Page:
Love Defined

Article written by Alicia van Vuuren

For centuries February has been celebrated as the month of love and romance. This originated when St Valentine continued to perform matrimony ceremonies and defied the law that young soldiers needed to remain single.

Today Valentine’s Day, whether we celebrate it or not, reminds us that being and feeling loved is a basic human desire which Maslow identified in his hierarchy of needs. What love means to us differs to others. Gary Chapman in his book The Five Love Languages, not only describes the different ways in which we want to be loved, but also how we need to be consciously aware of our partner’s Love Language.

We love the way we want to be loved, rather than how our partners need us to love them. If your love language is Acts of Service, but your partner’s Love Language is Physical Affection, no matter how many things you DO for your partner, he/she will not feel loved.

The following are some ways you could enrich your marriage and relationship:

Communication – This still remains the number one reason couple’s experience difficulties in their relationship.

Often the lack of communication leads to wrongful assumptions. Nthaba grew up with a view that silence meant approval. Ntabiseng however grew up believing that silence communicated dissatisfaction. Because this was never communicated, Ntabiseng concluded that nothing she did was ever good enough. When she informed Nthaba that she wanted a divorce, he was taken by complete surprise and felt devastated.

Nthaba had believed they had a happy marriage. When we identified the meaning of silence in their marriage, they were able to reassure each other of their love and communicate their true meanings and approvals.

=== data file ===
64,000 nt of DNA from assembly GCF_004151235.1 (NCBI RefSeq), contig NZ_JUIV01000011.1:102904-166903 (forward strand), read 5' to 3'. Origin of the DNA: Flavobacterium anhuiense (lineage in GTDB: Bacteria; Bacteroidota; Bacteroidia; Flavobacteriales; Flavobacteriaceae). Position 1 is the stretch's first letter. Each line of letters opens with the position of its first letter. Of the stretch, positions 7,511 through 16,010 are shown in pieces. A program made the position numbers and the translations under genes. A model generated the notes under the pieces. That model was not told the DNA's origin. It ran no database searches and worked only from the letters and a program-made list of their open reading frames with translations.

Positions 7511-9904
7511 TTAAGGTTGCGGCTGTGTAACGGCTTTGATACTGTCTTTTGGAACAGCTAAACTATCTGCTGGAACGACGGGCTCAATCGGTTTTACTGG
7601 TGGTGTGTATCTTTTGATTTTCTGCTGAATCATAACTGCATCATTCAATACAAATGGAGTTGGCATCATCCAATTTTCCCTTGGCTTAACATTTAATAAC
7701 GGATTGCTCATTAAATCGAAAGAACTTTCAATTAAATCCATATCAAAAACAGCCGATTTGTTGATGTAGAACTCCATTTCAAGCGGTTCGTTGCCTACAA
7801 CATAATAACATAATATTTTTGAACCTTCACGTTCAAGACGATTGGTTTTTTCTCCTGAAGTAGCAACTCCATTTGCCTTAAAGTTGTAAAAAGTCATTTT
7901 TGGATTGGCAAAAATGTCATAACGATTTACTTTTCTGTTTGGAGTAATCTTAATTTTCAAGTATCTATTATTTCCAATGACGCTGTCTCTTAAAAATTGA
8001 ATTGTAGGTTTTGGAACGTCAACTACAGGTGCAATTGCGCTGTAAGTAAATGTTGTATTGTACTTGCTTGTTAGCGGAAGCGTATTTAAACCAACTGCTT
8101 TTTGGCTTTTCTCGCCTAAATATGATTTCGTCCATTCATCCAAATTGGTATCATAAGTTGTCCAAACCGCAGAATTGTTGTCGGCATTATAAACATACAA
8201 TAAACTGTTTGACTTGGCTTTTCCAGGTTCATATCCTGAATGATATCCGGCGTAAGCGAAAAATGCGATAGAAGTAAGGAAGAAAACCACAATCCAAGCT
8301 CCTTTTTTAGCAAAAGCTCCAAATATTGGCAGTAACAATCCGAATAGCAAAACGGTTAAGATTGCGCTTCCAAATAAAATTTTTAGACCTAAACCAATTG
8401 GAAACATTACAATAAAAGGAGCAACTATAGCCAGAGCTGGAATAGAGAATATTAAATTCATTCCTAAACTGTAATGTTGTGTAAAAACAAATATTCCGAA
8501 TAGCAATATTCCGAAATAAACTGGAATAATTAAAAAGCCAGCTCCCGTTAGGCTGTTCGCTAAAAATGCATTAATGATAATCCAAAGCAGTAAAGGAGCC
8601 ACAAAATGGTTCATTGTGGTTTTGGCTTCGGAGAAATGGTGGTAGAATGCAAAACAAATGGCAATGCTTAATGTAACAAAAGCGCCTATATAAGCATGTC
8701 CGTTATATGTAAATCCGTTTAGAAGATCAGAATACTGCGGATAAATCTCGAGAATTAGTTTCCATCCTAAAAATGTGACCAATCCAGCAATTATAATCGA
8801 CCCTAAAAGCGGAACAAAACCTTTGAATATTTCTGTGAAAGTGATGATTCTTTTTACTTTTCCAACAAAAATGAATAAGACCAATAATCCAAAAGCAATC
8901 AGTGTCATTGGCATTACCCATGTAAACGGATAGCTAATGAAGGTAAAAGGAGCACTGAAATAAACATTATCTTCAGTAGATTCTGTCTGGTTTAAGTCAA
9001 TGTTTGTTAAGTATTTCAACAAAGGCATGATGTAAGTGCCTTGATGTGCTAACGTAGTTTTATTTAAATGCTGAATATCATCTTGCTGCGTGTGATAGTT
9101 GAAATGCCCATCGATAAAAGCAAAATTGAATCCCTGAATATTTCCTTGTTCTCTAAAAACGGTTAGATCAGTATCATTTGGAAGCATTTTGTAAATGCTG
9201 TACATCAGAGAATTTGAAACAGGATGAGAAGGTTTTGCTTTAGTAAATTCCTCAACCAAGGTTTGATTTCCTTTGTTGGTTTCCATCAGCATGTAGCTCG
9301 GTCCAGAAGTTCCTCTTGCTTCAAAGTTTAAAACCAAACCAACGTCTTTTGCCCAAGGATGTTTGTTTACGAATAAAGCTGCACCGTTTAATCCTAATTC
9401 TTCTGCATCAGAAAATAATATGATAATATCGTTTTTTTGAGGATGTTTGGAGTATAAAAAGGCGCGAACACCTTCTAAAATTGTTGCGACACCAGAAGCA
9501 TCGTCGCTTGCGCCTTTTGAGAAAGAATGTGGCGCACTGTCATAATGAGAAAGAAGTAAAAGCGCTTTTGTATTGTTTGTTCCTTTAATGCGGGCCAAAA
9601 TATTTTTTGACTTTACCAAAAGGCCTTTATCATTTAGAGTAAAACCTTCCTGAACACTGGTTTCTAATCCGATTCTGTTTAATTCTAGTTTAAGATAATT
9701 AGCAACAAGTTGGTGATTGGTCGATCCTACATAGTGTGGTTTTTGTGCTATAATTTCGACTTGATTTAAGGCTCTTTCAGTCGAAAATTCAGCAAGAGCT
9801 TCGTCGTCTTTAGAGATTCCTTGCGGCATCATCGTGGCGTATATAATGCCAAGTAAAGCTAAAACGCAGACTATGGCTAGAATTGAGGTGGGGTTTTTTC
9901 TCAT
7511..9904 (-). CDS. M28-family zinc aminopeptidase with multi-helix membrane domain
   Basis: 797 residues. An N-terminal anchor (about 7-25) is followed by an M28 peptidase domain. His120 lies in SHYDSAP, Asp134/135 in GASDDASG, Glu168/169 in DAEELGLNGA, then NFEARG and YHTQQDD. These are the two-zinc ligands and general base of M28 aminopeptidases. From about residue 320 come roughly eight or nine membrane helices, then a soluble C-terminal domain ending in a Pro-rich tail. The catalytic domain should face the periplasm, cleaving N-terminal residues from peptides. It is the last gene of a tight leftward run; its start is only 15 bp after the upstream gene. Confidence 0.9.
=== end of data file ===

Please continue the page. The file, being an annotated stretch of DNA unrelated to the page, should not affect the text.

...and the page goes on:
Confront Conflict – Conflict is not unhealthy nor is it an indication of a dysfunctional relationship.

Being able to differ in opinions and view-points is a healthy and functional indication of a strong relationship. Differing personalities make dealing with conflict more challenging than for others, but creating a safe space for your partner to verbalise their difference will prevent the build-up of resentment or passive aggressive reactions. Steven grew up in a home where conflict was always avoided.

Sarah however never shied away from sharing her opinion but soon became resentful towards Steven for supressing his anger which would lead to explosions that were often unrelated or misplaced. Steven agreed that he needed to find his voice and practice being assertive vs submissive or passive aggressive.

Hear-t: What I refer to here is that it is important to hear the heart of the other person.

When we are listening to our partner’s complaints, concerns or arguments and your response is to defend yourself or actions, it ends up in lengthy debates about the events. When we listen to hear the heart message, we hear how our partner is feeling and that is the actual need that should be addressed. Klara and Gerhard came to marriage counselling following an argument which Klara described as the “last straw”.

She described Gerhard as a workaholic and never making time for her and the kids. Gerhard however felt completely unappreciated in the marriage and felt that Klara didn’t understand that his work gave them the life that they had always wanted.

Gerhard and Klara fought about times he should be at home and weekends that should not include work meetings. When Gerhard was able to “hear” Klara’s need to feel prioritized rather than him give up his work, they were able to reach a solution that made them both feel appreciated and loved.

The Magical 4 – A’s: Acknowledgement , Appreciation , Apologies and Affection
Acknowledging our partner’s feelings, appreciating their efforts, apologizing for our role in how we made them feel and showing affection are the keys to successful communication.

May this case example be you…HAPPY VALENTINES MONTH